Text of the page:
Monday, February 22, 2010
Sololá is a town of 35,000 perched 2,000 feet above the shore of Guatemala’s Lake Atitlán. It has a long history, appearing in the Anales de los Cakchiquels as Tecpán-Atitlán and dating its Spanish foundation to 1547. But that’s all in the past. Today, a sunny Friday, Sololá welcomes shoppers to its twice weekly market, and we’ve come along for a look.
Sololá sits at the nexus of a commercial network that includes fish and water plants taken from the lake below and garden vegetables harvested on the plains above. Wholesalers visit the market on Thursday night and make purchases destined for tables in Guatemala City, El Salvador and the United States. The retail action begins (very) early on Friday, and we found that some items, especially flowers, were sold out by 9:00, the time we pulled into town.
While the market spills across the whole town, its main concentrations are the Parque Central and three commercial blocks to the west. Grain and vegetable sellers sit around the park’s perimeter, breaking down large lots into small quantities weighed out on hand-held balance scales. Commerce at this location seemed pretty bland—order, weigh out, pay. But walk a little further west, and hold on to your wallet.
Three narrow streets are closed to motor traffic on market days, making way for one of the most interesting brokerages on earth, a wave of crowd and color. The products are as varied as they are copious, a pot potpourri of the familiar and exotic. “BAÑO hay BAÑO,” droned a man with plastic basins at his feet. A shoe salesman hawked his wares with “ZAPATOS MEXICANOS, BARATOS.” We stepped over chickens, ducks and turkeys and learned that they are priced at 60, 50 and 100 Quetzales, respectively. In another area, we sniffed medicinal plants, some of which have yet to emerge from their Maya nomenclature.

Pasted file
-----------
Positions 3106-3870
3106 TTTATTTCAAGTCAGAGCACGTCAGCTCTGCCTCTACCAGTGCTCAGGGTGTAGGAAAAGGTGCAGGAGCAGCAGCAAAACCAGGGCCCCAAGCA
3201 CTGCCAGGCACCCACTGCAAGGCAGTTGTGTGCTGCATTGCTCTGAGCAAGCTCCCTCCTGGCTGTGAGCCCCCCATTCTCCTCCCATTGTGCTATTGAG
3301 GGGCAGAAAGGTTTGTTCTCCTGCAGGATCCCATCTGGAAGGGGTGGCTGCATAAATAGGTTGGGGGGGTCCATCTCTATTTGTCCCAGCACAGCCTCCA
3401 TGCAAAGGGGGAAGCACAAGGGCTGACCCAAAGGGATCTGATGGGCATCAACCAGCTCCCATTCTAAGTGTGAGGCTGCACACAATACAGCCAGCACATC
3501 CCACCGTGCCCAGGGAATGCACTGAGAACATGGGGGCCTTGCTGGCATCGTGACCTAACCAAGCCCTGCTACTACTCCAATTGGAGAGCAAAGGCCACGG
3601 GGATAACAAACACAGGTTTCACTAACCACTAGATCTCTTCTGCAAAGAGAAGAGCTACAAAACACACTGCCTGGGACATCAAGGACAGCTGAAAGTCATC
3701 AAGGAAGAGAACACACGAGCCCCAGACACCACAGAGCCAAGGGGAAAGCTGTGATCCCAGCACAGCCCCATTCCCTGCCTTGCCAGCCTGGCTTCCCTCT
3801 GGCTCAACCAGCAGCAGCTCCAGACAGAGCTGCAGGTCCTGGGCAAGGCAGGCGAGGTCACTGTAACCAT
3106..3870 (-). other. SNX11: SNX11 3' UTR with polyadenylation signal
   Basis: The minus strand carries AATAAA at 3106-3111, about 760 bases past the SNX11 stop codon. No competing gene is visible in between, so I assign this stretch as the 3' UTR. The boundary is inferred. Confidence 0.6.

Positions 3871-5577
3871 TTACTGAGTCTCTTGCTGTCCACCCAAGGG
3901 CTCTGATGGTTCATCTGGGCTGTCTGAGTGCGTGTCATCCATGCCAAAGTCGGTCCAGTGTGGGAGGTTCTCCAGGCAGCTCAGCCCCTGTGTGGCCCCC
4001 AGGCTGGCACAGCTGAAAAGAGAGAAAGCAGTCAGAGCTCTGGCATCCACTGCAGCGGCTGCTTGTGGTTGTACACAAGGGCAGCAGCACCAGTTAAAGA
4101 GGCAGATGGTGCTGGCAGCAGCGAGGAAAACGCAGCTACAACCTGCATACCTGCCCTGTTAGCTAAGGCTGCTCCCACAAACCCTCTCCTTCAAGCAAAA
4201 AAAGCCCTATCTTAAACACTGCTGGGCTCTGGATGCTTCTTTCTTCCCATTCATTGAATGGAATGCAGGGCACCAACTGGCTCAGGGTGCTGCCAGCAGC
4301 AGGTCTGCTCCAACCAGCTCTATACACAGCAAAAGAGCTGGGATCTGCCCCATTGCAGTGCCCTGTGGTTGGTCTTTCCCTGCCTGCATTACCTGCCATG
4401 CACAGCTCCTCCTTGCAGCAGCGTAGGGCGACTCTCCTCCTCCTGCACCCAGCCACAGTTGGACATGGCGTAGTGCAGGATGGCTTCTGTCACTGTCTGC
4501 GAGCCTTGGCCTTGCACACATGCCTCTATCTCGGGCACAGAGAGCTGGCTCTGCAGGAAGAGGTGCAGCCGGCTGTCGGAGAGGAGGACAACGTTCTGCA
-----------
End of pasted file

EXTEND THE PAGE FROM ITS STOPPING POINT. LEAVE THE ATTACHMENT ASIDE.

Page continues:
At some point, I realized that my friend, Leigh, was in the grasp of a woman selling textiles. Turns out that “Maria” had made first contact as we crossed the Parque Central and was now addressing Leigh by her first name. Leigh doesn’t speak Spanish, but Maria had crossed the language barrier for her. “Give me another price,” she kept repeating. For what seemed like an hour, but was probably no more than fifteen minutes, Maria followed us through the crowd. She would sometimes disappear from view, but only to get a better angle for the next round of bargaining. And when we entered the park again, the two adversaries reached a dignified agreement.
We left soon after, but I still have my memories and my sunburn.